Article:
Seriously, USEJ-ers and their supporters should reflect on their actions when legitimate questions regarding fraud in a previous election were brought up to them. But, alas, this is not about getting even or pointing out bad grammar, it is about getting democracy, about being transparent and allowing for the union to represent the membership as the membership wants to be represented. We anticipate that AWDU will take the accusations seriously and submit them to process even though they will serve to prove nothing.
Lies cannot bring about the disenfranchisement of one of the biggest voter turnouts in the history of the UAW Local 2865.
The people have spoken.
There is a brief history/review of the relation between the NO-VOTE campaign of the new UAW Local 2865’s contract and current struggles to democratize our union at the following link:
Hi all, just some small stuff that I wrote. I am going to try to get
some sleep now.
We are very tired.
We are tired from sleeping on the office floor for the fifth night,
only to make sure of the integrity of the ballots. When no attempts
whatsoever had been made from either the current administrations of
UAW 2865 or the candidates from USEJ (many of whom serve as current
staff and leaders) to attend to the boxes, we took it upon ourselves
to guard the two locked doors 24/7 because we respect the members who
voted and we want their ballots to be counted.
We do not know whether counting the ballots will win us the election.
Given how heavily outnumbered I was when campaigning at certain
polling locations at UCLA, I personally do not think I will win a
position. But this is an election, and counting the votes is what we
should do. To do that, we must secure the integrity of the ballots.
That is why we are doing what we are doing. We do not understand why
the current leadership never made any attempt to secure the ballots. I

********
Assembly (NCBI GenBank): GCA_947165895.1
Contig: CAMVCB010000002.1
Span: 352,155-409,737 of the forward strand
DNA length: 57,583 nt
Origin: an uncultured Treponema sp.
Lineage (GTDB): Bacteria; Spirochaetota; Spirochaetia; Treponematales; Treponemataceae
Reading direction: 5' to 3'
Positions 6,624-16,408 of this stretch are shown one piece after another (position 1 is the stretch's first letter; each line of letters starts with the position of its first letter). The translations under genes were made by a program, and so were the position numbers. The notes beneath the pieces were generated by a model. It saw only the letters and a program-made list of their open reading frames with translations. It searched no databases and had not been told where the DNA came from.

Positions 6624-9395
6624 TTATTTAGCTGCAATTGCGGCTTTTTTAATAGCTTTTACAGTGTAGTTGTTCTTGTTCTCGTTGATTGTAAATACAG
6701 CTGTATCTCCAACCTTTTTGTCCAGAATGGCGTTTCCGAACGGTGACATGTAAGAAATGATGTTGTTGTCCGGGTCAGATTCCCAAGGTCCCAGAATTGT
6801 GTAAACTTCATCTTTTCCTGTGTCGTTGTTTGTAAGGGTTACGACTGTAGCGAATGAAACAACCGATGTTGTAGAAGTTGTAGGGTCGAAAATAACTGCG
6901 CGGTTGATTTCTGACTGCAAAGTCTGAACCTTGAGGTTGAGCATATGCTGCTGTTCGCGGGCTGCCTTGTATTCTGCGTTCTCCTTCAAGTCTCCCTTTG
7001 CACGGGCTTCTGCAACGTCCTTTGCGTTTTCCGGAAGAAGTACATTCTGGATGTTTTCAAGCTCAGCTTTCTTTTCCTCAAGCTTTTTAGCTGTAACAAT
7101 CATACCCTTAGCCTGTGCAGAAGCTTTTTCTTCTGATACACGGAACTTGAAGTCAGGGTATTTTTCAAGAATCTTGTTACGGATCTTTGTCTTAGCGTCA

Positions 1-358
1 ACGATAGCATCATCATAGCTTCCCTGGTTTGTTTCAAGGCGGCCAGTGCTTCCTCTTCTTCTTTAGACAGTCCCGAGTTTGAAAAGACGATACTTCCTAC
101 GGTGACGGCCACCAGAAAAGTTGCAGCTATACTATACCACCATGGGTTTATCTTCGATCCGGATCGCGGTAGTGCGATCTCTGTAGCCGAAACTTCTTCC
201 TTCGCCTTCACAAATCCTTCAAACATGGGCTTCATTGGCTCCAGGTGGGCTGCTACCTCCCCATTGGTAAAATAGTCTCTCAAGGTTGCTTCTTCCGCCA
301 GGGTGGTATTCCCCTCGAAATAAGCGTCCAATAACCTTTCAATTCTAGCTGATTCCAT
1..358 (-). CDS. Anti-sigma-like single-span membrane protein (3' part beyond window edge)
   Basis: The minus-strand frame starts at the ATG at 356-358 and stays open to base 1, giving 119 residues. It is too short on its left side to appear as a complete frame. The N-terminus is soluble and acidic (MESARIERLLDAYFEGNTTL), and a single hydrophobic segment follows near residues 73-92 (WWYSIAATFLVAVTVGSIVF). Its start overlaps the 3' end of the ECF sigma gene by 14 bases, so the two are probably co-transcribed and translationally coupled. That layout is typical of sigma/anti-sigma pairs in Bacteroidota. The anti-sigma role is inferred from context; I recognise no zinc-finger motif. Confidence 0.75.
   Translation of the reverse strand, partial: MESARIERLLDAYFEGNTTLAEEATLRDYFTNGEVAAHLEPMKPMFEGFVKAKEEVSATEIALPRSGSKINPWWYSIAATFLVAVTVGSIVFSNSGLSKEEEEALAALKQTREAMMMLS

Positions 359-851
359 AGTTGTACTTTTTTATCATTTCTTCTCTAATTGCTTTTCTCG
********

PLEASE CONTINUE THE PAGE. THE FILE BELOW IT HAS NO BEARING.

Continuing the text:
believe they owe the voters the responsibility to secure the fairness
of the ballots.
But while we struggle to do the job of the election committee
neglected to do, everyday we wake up to yet another public slander on
our friends from the current president of UAW 2865. They are slanders
that use shiny keywords with immediate effect and little content, but
they hurt, deeply.
I started the campaign talking to members on campus what we envision
to be a better union. I was ecstatic to hold long conversations with
students across the campus who share my concern for the budget cuts
and the same devotion to our students. But four o’clock in the morning
last Wednesday, the night after the first election day, I found myself
writing a response to accusations of racism targeted at my slate. At
noon on the same day, I found myself outside math science building,
bewildered, trying to tell voters that we do not hate scientists, if
ever the four canvassers from USEJ were not physically blocking me
from getting near the voters. Today, I found myself reading another
email from the UAW president telling me I am probably an intimidating,
harrasing thug since I am an AWDU candidate.
I am five feet five, Asian, an international student, and a woman. I